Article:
Afterward

By Susan Richards-McClain

In 1977 I embarked on my construction career in Tampa, buying old houses, remodeling them and selling them. Every year I would keep one of them vacant for the winter so Dad could come down and stay in it. It was during this time that he wrote his second book, “Tug of War”, the story of his adventures as a merchant marine captain delivering a tugboat to Pearl Harbor during WWII. 

Eventually he moved Princess back to Florida again, this time to Tampa and my side yard. From there he took her to the antique boat show at Davis Island Yacht Club and created quite a stir with fans who had read the book years earlier and couldn't believe she was still around. 

The years passed and after almost giving up on her himself, my father was approached by Bill Wheeler who had founded the Dunedin Maritime Museum just across the bay from us. Together they worked out a deal to move Princess over to the museum's small yard and with Bill's help have “Princess New York ” published again, this time in paperback. At last my father thought he had a permanent home for his girl, but as often happens with non-profit organizations in our busy “for profit” world the museum went belly-up a couple of years later. 

In 1991 my father offered Princess to me. At the time I had an infant, a toddler, a ten year old and was living in a house on a 50' x 100' lot with side yards narrower than Princess's beam. Our construction company was in the throws of a recession, so I respectfully declined, knowing full well that I might never see the boat again. 

My father scoped around and found a boatyard owner in Bradenton, just south of us, who was willing to buy her and supposedly was going to completely rebuild her. I regret to say that if my father had ever told me the man's name it went right by me. All I know is that shortly before my father became ill with pneumonia in January of 1992 he told me that the boatyard owner had died and that his wife had the boat up for sale. 

My father died in the early hours of the morning on January19th 1992 in the intensive care unit at Bay Pines Hospital in St. Petersburg, Florida . Moments after his death I looked out the window across the bay as a single cloud alight with moonlight drifted over the inland waterway and out to sea and I thought of a verse he had often inscribed in the front of his books, “May you have a fair wind and a following sea.” And the cloud was gone. 

Thirteen years had gone by since his death, thirteen years in the life of an already decaying wooden boat may as well have been an eternity. So when Johnson finally tracked me down I stressed to him the unlikelihood of ever finding Princess. But now I had the time, the money and the internet with which to pursue a legitimate search. Property searches, calls to boatyards and marinas and driving the waterfront of Bradenton and Sarasota brought no results. Most, if not all, of the old boatyards had succumbed to the developers bulldozers.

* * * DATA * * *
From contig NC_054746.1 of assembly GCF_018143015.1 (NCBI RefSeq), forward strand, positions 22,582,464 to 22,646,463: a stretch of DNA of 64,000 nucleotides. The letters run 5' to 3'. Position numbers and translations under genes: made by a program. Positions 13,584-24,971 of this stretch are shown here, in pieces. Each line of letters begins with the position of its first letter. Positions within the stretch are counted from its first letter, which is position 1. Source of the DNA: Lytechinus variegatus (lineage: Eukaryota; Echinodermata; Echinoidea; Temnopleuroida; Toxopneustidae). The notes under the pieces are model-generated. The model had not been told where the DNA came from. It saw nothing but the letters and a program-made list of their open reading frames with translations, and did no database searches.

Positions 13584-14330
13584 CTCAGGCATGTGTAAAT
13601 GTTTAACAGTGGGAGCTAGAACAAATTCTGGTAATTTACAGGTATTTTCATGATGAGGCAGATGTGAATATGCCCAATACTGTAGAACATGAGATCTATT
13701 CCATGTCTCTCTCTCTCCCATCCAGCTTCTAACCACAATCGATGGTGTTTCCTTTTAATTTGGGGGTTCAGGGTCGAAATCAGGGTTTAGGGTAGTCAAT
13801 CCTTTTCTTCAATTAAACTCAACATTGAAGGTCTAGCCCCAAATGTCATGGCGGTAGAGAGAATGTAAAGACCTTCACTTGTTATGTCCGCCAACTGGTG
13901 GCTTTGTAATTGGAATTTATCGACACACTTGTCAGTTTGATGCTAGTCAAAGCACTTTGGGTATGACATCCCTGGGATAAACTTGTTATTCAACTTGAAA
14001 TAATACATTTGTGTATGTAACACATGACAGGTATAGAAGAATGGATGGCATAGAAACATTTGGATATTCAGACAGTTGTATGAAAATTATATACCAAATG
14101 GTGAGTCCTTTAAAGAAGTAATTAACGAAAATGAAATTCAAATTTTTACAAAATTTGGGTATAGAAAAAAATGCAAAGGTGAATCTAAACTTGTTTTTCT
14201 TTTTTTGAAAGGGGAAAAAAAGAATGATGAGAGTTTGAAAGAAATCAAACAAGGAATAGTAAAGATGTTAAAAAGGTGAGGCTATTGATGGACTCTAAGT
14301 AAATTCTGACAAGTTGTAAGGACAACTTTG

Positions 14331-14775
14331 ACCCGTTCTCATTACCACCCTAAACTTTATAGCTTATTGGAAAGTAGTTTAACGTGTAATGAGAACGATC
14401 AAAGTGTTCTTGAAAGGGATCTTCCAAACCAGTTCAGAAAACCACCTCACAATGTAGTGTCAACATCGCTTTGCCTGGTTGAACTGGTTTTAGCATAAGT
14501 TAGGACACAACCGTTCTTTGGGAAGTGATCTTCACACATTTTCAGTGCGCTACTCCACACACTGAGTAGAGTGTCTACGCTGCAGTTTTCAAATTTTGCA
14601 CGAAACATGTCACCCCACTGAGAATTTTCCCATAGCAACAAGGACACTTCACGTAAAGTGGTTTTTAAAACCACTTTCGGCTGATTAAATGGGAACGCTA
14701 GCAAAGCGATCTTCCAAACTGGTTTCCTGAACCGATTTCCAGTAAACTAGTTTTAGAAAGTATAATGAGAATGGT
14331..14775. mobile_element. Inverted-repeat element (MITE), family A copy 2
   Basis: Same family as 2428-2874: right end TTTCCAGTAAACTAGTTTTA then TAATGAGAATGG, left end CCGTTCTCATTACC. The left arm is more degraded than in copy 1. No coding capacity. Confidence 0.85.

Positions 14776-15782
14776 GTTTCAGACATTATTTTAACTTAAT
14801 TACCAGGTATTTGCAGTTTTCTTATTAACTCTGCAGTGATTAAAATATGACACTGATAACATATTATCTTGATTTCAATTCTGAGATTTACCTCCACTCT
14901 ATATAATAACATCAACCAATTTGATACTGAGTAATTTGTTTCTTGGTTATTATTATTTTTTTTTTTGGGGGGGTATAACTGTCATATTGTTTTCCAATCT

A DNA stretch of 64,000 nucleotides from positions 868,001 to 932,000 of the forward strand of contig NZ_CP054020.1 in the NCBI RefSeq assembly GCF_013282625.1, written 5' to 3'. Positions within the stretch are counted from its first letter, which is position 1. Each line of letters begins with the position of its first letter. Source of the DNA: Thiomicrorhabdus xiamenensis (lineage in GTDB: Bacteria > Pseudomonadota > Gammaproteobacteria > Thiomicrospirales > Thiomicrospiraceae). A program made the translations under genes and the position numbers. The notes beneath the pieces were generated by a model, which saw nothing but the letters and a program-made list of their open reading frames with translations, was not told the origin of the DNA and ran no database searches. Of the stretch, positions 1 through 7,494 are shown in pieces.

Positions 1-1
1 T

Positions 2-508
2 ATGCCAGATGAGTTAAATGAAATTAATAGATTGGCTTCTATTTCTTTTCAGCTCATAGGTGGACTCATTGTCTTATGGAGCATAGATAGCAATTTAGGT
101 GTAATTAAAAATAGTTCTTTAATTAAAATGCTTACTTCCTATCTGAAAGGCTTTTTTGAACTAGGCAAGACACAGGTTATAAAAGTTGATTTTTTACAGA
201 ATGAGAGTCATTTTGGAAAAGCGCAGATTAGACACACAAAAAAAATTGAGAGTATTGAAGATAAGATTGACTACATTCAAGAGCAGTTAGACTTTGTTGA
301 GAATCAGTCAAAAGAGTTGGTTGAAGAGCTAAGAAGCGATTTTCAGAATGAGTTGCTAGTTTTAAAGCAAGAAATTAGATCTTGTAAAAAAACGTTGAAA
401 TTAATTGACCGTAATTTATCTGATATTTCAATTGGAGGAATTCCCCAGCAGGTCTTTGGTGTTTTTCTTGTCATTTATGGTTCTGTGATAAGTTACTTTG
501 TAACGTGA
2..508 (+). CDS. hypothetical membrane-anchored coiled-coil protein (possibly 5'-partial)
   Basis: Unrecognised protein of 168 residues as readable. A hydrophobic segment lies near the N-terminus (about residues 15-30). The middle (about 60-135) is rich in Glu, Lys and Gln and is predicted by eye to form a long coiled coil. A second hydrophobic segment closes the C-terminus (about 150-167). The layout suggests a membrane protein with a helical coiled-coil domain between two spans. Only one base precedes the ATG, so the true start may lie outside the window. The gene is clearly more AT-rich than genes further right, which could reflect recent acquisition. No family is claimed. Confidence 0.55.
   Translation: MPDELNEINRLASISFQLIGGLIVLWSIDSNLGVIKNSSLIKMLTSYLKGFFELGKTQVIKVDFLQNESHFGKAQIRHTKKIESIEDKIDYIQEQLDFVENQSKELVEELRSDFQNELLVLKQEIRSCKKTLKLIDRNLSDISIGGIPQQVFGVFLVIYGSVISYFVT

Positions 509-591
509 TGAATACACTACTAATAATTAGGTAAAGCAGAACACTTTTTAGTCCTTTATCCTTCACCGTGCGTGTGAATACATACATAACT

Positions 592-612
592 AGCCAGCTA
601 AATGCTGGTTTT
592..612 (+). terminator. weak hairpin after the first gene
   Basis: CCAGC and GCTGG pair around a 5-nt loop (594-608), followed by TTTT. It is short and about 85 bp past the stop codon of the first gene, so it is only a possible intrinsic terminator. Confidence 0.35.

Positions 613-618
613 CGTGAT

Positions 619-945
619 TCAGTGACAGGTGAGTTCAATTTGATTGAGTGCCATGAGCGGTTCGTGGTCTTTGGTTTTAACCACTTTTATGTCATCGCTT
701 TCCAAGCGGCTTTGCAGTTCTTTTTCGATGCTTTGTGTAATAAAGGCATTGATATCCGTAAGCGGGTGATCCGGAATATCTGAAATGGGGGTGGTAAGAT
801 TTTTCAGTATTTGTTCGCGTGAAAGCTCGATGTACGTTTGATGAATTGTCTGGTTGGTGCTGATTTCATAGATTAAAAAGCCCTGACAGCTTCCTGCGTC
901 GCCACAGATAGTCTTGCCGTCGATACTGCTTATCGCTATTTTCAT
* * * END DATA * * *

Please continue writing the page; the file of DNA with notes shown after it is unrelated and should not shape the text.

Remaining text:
Johnson wrote a notice which Wooden Boat magazine published, seeking any information regarding her whereabouts, but to no avail. Finally a call to the Friendship Sloop Society produced the name of one of her last owners, or at least the only one who was still alive. Apparently an awning builder in Bradenton had bought her from the boatyard owner's wife and together, with a friend, had moved her to a trailer park in Bradenton with the intention of rebuilding her. Toward that effort they finally concluded that her frames were rotten and her planking was unsalvageable and subsequently sold her to an old guy who lived out on some acreage east of town. 

After tracking her that far I made up fliers with her most recent picture and circulated them all over the area. The old man's property had been sold and a new home built on the site. It was an eerie feeling driving around the area because it had an uncanny resemblance to my father's neighborhood in Delaware . 

No one responded to the fliers in spite of the reward I offered, so with more than a little disappointment and a considerable amount of guilt, I finally conceded that she had either made one final trip to the Manatee County Dump or that she had merely slipped away into the earth from whence she came. 

Either way, I will always love her and remember countless trips heading out of Hurricane Harbor into Biscayne Bay with my father steering until we cleared the sandbar at the harbor entrance. Then with the tiller lashed he would instruct me to wake him up when the windows on the condominiums across the bay in Coconut Grove got big enough that I could count them. There were countless hours spent trolling for blue fish with a nylon line tied to the backstay or times we just let everything luff while we went for a swim. 

He had a bit of a competitive spirit also and loved to sail past one of the new fiberglass boats coming out on the market back then. Tacking across their bow and rounding up only to do it again. Usually it took two or three passes before they would realize what we were doing and would turn and run the other direction. Princess was an incredible boat, both in beauty and performance and she will be missed. 

At my father's funeral, as we spread his ashes on the Gulf of Mexico, his lifelong friend, John Charlton, summed it up for us all, “Joe may have died, but he will live on, for he is in our hearts, on our bookshelves and our walls, and we will never forget him.” And his love, his Princess, is there with him.

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